Edible Arrangements Sues Google for $209M over Rival Ads

When people search on Google for Edible Arrangements and ads for 1-800-Flowers.com and Shari's Berries pop up on the screen, the fruit bouquet franchisor is not buying it.

 Edible Arrangements asserts that its brand is being damaged by the confusion Google is causing to its prospective customers, and it has now sued Google for an initial amount of $209 million to recoup those damages.

The lawsuit was filed in U.S. District Court for the district of Connecticut on February 5, 2018, alleging trademark infringement, false designation of origin, and unfair competition in violation of the Lanham Act. The complaint also lists common law unfair competition and violation of Connecticut Unfair Trade Practices Act.

Edible Arrangements asserts that Google's repeated and intentional placement of advertisements for its competitors in prominent locations throughout search results for "Edible Arrangements," and in conspicuous proximity to a banner stating "shop for Edible Arrangements on Google. . ., is likely to cause confusion as to whether the franchise company's products and services are affiliated with, originate from, and/or are endorsed by these competitors.

The suit states that Edible Arrangements' franchisees share in the commitment to consistently deliver high-quality, beautifully-designed products to consumers that are instantly recognizable as an Edible Arrangements product offered under its trademarks and brand. Any consumer misperception or confusion as to the affiliation of Edible Arrangements or its products with competitors or their products will irreparably damage the company's valuable brand and goodwill, as well as that of its franchisees, who devote significant personal resources to running their shops.

Google's alleged unlawful conduct

The lawsuit explains how Google first launched its now-famous Google AdWords program to monetize its search engine. AdWords permits and encourages merchants and brand owners to buy keywords that will trigger advertisements when Google users search for the keyword term. It states that keyword advertising has become a major source of revenue for Google and its competitors. What was only 5 percent of third quarter total Internet advertising in 2001, became nearly 47 percent of second quarter total Internet advertising revenue in 2017.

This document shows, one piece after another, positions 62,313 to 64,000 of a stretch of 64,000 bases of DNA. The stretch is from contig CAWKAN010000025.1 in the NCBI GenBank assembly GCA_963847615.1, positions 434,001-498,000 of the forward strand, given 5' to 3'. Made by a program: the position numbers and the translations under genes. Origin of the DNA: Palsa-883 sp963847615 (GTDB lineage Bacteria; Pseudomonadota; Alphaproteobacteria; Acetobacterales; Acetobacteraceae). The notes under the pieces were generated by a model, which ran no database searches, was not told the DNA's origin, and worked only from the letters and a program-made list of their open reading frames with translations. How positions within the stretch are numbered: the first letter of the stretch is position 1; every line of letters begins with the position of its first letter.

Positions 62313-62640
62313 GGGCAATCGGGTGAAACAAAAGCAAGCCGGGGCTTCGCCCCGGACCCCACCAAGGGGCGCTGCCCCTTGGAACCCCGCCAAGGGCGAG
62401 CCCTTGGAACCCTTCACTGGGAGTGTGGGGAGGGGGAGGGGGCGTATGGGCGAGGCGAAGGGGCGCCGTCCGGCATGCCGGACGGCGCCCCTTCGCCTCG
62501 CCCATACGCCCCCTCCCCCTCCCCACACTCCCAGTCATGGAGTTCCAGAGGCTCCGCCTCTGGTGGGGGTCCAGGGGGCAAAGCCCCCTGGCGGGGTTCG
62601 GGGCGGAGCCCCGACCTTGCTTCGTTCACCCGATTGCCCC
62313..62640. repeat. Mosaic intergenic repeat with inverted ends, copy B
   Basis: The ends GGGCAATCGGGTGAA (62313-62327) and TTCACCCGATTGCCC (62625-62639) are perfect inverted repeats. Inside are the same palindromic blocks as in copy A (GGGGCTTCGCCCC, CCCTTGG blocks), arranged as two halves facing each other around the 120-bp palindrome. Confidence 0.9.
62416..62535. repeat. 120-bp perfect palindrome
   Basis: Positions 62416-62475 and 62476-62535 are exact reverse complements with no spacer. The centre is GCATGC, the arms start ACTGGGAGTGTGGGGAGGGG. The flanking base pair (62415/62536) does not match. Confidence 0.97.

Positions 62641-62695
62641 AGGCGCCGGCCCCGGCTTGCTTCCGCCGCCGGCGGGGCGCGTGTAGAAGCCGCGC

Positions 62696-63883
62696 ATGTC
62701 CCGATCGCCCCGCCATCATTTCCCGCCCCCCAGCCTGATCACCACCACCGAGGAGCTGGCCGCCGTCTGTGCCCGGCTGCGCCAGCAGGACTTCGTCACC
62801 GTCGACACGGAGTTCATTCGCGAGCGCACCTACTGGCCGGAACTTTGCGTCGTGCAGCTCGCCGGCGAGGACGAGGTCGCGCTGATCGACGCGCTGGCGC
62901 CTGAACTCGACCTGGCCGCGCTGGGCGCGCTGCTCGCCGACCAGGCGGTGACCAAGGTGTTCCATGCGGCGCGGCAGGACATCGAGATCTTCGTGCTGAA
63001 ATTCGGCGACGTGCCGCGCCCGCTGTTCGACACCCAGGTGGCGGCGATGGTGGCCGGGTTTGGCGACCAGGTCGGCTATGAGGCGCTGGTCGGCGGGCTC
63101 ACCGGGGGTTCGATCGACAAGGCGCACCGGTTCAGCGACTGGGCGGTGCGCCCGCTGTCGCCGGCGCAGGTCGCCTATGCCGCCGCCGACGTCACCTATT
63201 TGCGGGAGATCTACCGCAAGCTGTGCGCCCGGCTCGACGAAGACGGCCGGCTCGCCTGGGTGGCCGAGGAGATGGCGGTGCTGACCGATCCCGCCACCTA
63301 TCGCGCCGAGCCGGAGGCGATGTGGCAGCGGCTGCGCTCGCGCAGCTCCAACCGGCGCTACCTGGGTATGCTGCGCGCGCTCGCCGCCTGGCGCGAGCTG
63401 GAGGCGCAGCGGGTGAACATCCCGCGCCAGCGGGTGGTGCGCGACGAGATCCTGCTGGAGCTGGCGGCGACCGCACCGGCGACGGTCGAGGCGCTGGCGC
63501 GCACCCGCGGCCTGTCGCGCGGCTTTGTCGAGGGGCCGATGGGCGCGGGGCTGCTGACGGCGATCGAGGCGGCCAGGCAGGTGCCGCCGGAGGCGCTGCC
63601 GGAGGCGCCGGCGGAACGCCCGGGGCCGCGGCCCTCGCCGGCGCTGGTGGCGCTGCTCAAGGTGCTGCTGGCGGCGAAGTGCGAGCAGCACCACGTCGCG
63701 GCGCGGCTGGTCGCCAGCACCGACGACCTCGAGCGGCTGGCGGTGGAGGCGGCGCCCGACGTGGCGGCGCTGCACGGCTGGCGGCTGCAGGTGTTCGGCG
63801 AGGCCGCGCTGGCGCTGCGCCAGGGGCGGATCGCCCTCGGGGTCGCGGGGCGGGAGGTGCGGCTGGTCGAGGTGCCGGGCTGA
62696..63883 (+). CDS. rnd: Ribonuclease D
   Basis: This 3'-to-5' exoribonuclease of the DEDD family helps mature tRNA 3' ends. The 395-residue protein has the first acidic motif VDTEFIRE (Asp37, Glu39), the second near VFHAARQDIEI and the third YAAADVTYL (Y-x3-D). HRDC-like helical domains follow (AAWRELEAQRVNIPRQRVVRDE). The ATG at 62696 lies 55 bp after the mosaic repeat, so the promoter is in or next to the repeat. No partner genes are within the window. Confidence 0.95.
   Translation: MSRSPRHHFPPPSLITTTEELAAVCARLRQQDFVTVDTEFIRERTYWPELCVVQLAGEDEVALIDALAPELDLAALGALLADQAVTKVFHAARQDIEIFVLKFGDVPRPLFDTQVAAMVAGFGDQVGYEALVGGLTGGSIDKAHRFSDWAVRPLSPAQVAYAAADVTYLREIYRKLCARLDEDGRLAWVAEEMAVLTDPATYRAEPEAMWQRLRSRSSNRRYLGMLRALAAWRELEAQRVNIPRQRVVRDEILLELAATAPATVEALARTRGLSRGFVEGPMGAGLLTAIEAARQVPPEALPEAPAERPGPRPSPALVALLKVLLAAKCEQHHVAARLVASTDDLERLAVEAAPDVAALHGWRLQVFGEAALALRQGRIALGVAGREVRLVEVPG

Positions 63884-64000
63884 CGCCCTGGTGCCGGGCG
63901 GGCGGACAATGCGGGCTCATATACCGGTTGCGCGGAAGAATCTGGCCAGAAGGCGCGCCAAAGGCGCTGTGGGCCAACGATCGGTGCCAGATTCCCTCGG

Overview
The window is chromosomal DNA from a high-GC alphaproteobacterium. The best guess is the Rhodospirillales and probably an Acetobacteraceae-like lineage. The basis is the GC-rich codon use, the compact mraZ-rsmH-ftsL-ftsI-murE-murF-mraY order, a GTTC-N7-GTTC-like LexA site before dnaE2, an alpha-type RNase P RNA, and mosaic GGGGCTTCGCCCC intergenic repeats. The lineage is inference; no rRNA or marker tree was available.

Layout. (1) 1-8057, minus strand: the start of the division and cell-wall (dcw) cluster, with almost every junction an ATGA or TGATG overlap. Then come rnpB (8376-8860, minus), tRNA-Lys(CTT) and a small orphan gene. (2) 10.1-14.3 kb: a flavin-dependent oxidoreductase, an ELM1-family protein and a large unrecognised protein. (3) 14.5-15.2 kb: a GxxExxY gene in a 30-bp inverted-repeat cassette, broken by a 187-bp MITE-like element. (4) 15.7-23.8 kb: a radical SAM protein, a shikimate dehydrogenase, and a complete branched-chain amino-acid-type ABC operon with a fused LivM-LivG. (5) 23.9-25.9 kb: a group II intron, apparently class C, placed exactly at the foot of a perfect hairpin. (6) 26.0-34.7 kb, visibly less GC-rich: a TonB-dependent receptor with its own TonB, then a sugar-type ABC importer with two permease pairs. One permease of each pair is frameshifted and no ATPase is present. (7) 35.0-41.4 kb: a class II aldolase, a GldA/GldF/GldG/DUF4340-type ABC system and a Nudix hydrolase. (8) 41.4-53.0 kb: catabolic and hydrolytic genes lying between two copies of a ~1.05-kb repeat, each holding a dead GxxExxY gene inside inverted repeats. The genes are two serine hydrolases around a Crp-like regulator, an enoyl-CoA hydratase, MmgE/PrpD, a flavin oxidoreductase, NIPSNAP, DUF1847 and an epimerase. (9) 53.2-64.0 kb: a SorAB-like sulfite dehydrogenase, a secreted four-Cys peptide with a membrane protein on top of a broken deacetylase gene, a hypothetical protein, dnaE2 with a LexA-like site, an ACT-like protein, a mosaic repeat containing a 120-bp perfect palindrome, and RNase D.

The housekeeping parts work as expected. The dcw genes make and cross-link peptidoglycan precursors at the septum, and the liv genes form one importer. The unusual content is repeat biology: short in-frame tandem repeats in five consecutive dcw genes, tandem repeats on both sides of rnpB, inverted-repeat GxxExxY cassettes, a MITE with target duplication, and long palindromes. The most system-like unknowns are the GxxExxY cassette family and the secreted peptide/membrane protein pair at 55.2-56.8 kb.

Google then unveiled its Knowledge Graph technology which was intended to help users discover new information quickly and easily by "understanding real-world entities and their relationships to one another, "things, not strings." It also developed Knowledge Panels so that when people search for a business they may see information about that business in a box that appears to the right of their search results, the complaint states. The purpose of Knowledge Panels "is to help customers discover and contact your business."

But Edible Arrangements asserts that despite Google's self-proclaimed goal of helping users find the businesses they are searching for on the Internet, it is doing precisely the opposite. The lawsuit states that since Google has been put on notice, it continues its misconduct and unfair business practices which are extremely detrimental to Edible Arrangements. And Google's unlawful conduct will continue to cause irreparable damage to the Edible brand.

Edible Arrangements if represented by Williams, Walsh & O'Connor in North Haven, Connecticut.

Janet Sparks